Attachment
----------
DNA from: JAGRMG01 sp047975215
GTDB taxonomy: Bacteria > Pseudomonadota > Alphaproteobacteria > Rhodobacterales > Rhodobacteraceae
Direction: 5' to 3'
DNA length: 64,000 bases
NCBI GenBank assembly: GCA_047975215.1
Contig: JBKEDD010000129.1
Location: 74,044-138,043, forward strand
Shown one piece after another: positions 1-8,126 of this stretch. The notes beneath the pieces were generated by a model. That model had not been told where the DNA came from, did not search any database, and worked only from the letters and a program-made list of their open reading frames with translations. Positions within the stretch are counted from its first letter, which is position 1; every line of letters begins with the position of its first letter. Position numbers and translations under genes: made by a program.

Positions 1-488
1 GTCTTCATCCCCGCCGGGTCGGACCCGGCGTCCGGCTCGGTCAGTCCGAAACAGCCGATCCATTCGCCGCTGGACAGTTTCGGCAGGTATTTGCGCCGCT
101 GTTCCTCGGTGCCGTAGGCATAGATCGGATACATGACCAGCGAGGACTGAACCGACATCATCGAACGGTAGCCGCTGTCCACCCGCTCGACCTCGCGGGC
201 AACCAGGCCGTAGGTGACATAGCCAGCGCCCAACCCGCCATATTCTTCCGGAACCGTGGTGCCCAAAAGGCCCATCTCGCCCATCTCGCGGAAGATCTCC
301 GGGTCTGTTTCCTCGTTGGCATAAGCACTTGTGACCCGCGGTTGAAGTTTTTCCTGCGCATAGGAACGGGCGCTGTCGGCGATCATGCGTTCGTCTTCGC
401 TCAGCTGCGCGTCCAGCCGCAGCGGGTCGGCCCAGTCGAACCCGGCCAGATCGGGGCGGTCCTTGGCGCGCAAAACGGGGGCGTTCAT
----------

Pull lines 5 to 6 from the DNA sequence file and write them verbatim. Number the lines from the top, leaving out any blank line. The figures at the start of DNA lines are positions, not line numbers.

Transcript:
NCBI GenBank assembly: GCA_047975215.1
Contig: JBKEDD010000129.1